Thucydides wrote his History of the Peloponnesian War in almost impossibly difficult Greek. Maybe the contorted language has something to do with the novelty of his enterprise. Writing at the end of the fifth century BC, he was attempting something never done before: an aggressively rational, apparently impersonal analysis of the history of his own times, utterly free from religious modes of explanation. In Thucydides’ view, the Peloponnesian War, fought on and off for thirty years between the two leading Greek cities of Sparta and Athens, had to be understood with respect to human politics and power struggles, not—as Homer had earlier seen the Trojan War, or as Herodotus had explained the Greek wars against the Persians—by referring to quarrels among the gods on Mount Olympus. This was revolutionary.
But however we choose to excuse Thucydides, the fact remains that his History is sometimes made almost incomprehensible by neologisms, awkward abstractions, and linguistic idiosyncrasies of all kinds. These are not only a problem for the modern reader. They infuriated some ancient readers too. In the first century BC, in a long essay devoted to Thucydides’ work, Dionysius of Halicarnassus, a literary critic and historian himself, complained—with ample supporting quotations—of the “forced expressions,” “non sequiturs,” “artificialities,” and “riddling obscurity.” “If people actually spoke like this,” he wrote, “not even their mothers or their fathers would be able to tolerate the unpleasantness of it; in fact they would need translators, as if they were listening to a foreign language.”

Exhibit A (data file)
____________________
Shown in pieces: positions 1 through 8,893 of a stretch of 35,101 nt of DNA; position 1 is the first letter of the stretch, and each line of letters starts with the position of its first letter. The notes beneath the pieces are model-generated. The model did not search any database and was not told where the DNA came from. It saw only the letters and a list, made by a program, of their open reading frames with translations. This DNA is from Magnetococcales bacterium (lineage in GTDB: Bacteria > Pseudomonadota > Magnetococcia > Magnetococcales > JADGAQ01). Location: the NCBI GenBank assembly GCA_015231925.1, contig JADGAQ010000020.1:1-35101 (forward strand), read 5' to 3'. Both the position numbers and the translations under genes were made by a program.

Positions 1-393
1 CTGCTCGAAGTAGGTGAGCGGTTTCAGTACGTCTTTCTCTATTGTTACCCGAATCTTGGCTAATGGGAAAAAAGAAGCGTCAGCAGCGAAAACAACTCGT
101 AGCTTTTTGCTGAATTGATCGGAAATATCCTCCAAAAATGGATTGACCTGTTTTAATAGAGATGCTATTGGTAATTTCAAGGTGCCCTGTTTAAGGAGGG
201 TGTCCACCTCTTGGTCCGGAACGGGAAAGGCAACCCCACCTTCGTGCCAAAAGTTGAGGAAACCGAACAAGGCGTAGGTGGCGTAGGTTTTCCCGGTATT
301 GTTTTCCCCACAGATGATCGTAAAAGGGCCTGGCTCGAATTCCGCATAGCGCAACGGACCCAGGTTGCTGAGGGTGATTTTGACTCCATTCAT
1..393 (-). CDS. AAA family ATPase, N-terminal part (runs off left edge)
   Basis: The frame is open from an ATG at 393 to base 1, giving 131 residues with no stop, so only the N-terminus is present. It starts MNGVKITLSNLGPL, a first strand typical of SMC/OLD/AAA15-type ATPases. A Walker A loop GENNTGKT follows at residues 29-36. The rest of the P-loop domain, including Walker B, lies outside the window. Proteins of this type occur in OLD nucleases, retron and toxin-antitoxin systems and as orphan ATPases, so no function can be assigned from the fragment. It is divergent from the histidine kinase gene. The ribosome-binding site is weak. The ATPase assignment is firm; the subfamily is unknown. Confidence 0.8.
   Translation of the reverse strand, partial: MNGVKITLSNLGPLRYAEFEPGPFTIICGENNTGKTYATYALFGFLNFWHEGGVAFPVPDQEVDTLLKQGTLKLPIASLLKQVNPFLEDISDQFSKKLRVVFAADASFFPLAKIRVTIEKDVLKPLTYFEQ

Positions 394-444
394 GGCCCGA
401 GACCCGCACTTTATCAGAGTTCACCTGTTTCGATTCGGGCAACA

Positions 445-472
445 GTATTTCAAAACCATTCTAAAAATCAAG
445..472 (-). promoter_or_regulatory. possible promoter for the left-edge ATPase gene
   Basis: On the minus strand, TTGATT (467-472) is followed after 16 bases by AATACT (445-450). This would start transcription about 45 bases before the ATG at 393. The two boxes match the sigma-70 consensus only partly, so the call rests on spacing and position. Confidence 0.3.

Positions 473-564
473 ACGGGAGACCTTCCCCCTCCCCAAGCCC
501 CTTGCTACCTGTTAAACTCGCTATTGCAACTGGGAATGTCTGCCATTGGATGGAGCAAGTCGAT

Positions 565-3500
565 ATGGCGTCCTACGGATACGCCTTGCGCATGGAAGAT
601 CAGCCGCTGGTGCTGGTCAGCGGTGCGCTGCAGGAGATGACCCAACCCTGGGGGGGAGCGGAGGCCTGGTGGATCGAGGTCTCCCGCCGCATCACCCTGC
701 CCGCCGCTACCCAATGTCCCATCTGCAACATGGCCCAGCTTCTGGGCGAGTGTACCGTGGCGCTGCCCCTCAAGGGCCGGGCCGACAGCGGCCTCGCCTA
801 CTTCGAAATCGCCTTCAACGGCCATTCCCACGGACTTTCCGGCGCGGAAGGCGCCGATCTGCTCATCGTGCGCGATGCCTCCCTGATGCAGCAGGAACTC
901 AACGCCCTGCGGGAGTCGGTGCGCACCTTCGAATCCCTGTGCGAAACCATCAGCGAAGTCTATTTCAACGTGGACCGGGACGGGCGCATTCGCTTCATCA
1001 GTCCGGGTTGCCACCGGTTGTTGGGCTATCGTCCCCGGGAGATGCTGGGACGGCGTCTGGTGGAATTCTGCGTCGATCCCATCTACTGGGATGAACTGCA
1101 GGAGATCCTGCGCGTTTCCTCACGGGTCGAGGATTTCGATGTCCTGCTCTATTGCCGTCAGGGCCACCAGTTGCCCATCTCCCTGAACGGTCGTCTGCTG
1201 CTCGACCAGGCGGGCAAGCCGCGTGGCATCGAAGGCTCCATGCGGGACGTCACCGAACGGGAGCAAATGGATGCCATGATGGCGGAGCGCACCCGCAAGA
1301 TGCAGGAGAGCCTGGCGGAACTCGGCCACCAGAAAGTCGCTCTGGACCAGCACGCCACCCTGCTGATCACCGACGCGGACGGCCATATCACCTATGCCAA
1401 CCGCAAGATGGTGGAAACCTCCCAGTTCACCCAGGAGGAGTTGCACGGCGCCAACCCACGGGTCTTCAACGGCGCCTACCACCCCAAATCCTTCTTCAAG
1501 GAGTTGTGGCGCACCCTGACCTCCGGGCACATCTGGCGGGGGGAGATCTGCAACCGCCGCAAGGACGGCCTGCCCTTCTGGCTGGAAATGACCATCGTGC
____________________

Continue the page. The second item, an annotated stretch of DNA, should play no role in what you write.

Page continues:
In his Thucydides: The Reinvention of History, Donald Kagan is kinder, but even he concedes that “his style is often very compressed and difficult to understand, so that any translation is necessarily an interpretation.” There are big implications here for our modern admiration of Thucydides as a historian. First, the “good” translations of his History (those that are fluent and easy to read) give a very bad idea of the linguistic character of the original Greek. The “better” they are, the less likely they are to reflect the flavor of what Thucydides wrote—rather like Finnegans Wake rewritten in the clear idiom of Jane Austen. Second, many of our favorite “quotations” from Thucydides, those slogans that are taken to reveal his distinctive approach to history, bear a tenuous relationship to his original text. As a general rule, the catchier the slogans sound, the more likely they are to be largely the product of the translator rather than of Thucydides himself. He simply did not write many of the bons mots attributed to him.
Take, for example, perhaps the most favorite of all Thucydidean catchphrases, repeated in international relations courses the world over, and a founding text of “realist” political analysis: “The strong do what they can, the weak suffer what they must.” It is taken from the famous debate that Thucydides evokes between the Athenians and the people of the island of Melos. The Athenians had demanded that the neutral state of Melos come over to the Athenian side …
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